There is increasing recognition of the critical role Lifelong Learning (inclusive of Further, Sixth Form, Adult, Community, Vocational and Offender provision) has to play in inclusion and the social, cultural and economic wellbeing of the UK nations and beyond; particularly in the crucial process of post-Covid reconstruction.
However, the Lifelong Learning sector has for too long been constrained in supporting a narrowly defined skills-based agenda by policy makers across the political spectrum, and is insufficiently understood (especially by too many legislators across the political spectrum), as the sector for ‘other people’s children’. There is an extent to which politicians should have the sympathy of FE teachers: many MPs suffered the dual educational disadvantages of attending both ‘elite’ private schools and Oxbridge, so their life experience has been significantly impoverished. Nevertheless, like Health and Social Care, Lifelong Learning should be a non-partisan national priority, and its historic underfunding and undervaluing must be corrected.
In 2015 I co-edited, with Maire Daley and Professor Kevin Orr, Further Education and the Twelve Dancing Princesses: an attempt to challenge the dreary, deficit fairy tale metaphor for FE as the Cinderella sector. Generally attributed to Kenneth Baker, Minister of Education under Margaret Thatcher, subsequent education ministers from the Left and the Right were equally enthusiastic fairy story tellers. Alan Johnson argued that New Labour had ‘buried forever the understandable description of further education as the “Cinderella” of the education world’; David Blunkett suggested that whilst the ‘sector was once regarded as the Cinderella sector… we now have a sector that is growing not only in confidence but also in achievement.’ Similarly the Skills Minister John Hayes identified ‘clear signs that something I’ve always hoped for is starting to happen, FE and skills are no longer the Cinderella’; and the then Secretary of State for Education Michael Gove donned his Fairy Godmother wings to celebrate that ‘FE colleges do wonderful work. For too long, they have been Cinderellas, but under this government they are at last going to the ball’.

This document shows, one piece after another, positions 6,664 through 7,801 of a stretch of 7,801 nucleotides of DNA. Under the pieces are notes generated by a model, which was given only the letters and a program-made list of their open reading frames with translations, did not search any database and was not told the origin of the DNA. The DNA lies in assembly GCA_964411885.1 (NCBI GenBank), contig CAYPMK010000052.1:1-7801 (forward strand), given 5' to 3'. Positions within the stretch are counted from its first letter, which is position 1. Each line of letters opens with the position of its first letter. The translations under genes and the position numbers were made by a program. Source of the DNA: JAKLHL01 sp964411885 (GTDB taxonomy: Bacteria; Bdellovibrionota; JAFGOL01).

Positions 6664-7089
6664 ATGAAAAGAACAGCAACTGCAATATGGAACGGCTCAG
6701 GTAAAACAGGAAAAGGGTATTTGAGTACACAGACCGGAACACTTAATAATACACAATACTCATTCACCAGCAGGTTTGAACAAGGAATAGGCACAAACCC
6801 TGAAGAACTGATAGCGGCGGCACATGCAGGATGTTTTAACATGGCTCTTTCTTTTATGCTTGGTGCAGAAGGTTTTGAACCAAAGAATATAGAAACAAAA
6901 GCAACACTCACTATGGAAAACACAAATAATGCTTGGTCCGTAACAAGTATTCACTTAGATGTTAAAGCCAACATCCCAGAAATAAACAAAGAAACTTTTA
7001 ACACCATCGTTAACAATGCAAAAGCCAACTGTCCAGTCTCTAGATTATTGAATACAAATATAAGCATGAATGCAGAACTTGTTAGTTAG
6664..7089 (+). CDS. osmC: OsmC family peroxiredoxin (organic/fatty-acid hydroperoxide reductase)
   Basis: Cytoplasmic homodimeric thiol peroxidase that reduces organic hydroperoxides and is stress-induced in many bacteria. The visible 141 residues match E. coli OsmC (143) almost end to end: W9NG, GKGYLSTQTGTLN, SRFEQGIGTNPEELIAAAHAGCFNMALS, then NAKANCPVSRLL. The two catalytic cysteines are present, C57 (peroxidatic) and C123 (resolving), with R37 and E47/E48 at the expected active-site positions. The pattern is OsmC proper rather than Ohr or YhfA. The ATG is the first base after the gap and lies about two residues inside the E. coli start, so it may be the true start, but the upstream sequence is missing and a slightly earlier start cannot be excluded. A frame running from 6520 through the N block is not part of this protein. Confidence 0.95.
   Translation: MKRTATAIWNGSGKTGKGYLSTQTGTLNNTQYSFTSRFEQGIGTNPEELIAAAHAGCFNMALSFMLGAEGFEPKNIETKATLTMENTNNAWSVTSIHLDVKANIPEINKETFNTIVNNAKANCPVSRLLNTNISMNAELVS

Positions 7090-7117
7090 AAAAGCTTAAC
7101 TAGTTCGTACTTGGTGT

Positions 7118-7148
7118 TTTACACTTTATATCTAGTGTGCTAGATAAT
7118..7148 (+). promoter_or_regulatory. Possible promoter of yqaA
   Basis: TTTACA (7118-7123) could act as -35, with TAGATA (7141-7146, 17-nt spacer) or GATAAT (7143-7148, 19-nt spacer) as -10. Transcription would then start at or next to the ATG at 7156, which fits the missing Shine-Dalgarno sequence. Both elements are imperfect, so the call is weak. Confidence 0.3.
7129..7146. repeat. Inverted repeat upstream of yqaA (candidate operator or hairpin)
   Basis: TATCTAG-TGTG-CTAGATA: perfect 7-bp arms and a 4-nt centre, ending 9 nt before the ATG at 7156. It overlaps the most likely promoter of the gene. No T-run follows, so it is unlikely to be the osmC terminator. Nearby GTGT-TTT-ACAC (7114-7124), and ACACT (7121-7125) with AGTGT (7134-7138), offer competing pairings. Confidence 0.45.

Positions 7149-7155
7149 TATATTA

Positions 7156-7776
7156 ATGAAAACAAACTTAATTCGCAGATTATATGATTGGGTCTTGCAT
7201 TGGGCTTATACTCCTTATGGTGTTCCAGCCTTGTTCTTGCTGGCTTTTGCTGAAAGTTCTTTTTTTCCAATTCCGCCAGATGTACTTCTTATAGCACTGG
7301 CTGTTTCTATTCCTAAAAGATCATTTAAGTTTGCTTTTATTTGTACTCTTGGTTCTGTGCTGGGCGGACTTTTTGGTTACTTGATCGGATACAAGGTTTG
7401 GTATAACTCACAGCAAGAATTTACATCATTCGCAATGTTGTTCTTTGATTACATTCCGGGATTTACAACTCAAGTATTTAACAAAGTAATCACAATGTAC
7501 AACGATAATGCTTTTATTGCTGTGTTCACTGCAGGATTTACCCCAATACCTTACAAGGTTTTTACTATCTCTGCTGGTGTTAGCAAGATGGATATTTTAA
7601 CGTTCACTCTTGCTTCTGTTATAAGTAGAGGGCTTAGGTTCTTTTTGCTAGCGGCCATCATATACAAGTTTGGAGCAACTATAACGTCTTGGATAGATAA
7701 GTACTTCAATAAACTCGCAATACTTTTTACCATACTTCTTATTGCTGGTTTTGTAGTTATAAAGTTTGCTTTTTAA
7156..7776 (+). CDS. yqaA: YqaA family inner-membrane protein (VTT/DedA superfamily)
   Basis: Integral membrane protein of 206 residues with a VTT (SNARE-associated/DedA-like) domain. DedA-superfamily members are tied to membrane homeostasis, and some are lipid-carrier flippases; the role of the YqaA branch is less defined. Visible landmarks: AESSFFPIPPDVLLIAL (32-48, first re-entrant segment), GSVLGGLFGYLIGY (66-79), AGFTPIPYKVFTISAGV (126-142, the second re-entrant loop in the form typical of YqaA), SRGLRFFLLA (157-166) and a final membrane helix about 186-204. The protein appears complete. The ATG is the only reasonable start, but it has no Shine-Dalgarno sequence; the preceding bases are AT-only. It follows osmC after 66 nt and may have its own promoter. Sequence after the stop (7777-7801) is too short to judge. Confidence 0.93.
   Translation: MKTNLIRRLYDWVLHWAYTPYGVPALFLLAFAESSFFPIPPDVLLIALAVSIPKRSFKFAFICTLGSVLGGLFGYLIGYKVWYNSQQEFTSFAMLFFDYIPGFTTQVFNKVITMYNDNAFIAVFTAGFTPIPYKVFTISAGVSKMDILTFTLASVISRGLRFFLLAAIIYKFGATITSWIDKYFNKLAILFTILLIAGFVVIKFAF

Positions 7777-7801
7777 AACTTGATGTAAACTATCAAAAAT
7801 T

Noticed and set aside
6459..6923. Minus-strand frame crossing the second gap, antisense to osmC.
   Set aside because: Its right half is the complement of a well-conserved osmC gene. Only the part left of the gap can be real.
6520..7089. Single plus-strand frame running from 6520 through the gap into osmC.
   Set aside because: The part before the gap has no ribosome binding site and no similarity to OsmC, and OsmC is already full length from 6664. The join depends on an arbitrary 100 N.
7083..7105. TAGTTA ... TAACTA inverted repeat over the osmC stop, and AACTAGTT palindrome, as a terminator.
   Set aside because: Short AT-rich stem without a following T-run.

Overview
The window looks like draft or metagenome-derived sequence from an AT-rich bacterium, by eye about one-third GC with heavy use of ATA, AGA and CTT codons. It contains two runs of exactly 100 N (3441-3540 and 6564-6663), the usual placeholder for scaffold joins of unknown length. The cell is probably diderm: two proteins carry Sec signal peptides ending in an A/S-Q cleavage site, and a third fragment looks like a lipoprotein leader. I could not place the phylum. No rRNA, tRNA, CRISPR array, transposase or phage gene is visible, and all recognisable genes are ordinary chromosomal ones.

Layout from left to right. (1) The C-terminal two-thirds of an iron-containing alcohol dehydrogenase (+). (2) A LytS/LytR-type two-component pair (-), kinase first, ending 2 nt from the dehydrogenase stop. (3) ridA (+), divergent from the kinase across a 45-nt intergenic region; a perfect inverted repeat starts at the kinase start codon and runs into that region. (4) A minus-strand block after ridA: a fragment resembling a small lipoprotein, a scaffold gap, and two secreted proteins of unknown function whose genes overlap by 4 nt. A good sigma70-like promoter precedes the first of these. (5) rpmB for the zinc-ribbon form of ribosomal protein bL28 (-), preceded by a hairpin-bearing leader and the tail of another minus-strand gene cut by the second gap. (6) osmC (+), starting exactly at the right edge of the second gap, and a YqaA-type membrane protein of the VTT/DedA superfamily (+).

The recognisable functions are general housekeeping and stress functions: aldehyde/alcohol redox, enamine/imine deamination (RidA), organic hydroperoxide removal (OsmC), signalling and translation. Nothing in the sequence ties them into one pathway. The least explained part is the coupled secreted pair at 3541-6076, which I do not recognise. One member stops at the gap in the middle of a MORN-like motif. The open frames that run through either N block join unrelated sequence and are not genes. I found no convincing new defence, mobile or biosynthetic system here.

Clearly politicians are dazzled by Cinderella’s glittering glass slipper, using it to illustrate sectoral deficits, and to suggest that FE’s prince has come at last. But the reality is that funding for adult education has collapsed since Incorporation. Radical reform is urgently required. In particular the creation of a flexible and equitable funding system for adult education (encompassing providers and learners) is imperative; and should include a reversal of the vandalism inflicted on workplace learning due to the removal of Union Learn funds. In addition, financial support for all students to eradicate digital poverty, alleviate hardship and improve access to further and adult education must be established.
In relation to teacher pay in FE the reintroduction of national pay scales for professionals which reflect teaching salaries across the educational sectors is overdue. Salaries and working conditions have been progressively undermined; and professionalism has been weakened by the inexplicable decision to scrap mandatory teaching qualifications for lecturers, leaving many new teachers struggling in the early years of their careers. There has also been insufficient attention paid to the wider well-being and professional learning of FE staff, and we must be clear that this in not just an industrial relations issue: the working conditions of lecturers in the sector are the de facto learning environment of our students.
Finally, a reconfiguration of the relative roles of national, regional and local government in the provision and governance of adult education is required. It has been clear for many years that the post-Incorporation model has failed, and a local and regional steer for adult education must again be a key feature of the sector.
It is time for Lifelong Learning’s cinders to be reignited.
Joel Petrie has worked in post compulsory education for over 20 years. With Maire Daley and Professor Kevin Orr he co-edited Further Education and the Twelve Dancing Princesses, and its sequel The Principal: Power and Professionalism in FE. The third in the Dancing Princesses trilogy – Caliban’s Dance: FE after the Tempest – was published by UCL Press in autumn 2020.